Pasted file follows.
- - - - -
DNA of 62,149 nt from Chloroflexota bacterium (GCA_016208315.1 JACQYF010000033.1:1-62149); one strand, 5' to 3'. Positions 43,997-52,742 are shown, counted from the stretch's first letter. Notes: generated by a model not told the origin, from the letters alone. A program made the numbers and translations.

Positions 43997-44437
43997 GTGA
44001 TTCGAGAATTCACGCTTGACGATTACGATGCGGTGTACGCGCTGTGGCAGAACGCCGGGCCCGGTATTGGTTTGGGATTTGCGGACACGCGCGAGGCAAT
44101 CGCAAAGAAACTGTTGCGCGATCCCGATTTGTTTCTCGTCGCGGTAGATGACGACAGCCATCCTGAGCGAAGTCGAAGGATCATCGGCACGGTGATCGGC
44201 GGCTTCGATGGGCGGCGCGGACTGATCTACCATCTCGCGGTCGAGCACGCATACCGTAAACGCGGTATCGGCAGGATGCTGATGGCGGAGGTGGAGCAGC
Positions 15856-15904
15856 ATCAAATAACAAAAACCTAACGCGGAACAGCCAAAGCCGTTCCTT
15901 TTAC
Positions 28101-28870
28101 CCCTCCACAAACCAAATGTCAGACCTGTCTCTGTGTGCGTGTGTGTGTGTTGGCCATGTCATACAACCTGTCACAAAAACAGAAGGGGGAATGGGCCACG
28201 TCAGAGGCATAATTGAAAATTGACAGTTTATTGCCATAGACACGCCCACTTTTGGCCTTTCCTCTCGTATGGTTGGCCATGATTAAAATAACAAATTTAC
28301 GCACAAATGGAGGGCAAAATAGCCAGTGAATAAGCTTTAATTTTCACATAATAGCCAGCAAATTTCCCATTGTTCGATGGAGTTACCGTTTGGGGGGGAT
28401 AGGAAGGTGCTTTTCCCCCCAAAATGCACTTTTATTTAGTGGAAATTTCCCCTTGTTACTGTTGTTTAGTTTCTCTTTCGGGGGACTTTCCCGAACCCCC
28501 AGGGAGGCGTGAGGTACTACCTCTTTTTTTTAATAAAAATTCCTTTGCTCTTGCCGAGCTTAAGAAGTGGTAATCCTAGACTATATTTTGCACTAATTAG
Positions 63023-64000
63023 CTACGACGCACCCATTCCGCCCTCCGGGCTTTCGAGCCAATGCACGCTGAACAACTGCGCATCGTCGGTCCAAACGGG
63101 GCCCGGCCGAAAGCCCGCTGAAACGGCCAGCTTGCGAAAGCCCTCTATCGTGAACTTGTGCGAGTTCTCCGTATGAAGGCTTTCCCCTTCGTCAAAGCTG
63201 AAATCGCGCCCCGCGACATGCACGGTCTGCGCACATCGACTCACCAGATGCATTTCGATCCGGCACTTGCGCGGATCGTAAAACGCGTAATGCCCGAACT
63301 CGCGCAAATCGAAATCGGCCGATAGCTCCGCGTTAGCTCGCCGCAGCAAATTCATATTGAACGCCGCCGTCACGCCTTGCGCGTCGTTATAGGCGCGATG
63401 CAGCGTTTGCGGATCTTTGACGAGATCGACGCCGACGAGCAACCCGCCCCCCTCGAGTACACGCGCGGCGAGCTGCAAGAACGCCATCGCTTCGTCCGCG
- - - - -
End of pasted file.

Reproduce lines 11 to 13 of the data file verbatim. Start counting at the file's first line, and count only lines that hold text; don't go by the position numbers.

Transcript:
28101 CCCTCCACAAACCAAATGTCAGACCTGTCTCTGTGTGCGTGTGTGTGTGTTGGCCATGTCATACAACCTGTCACAAAAACAGAAGGGGGAATGGGCCACG
28201 TCAGAGGCATAATTGAAAATTGACAGTTTATTGCCATAGACACGCCCACTTTTGGCCTTTCCTCTCGTATGGTTGGCCATGATTAAAATAACAAATTTAC
28301 GCACAAATGGAGGGCAAAATAGCCAGTGAATAAGCTTTAATTTTCACATAATAGCCAGCAAATTTCCCATTGTTCGATGGAGTTACCGTTTGGGGGGGAT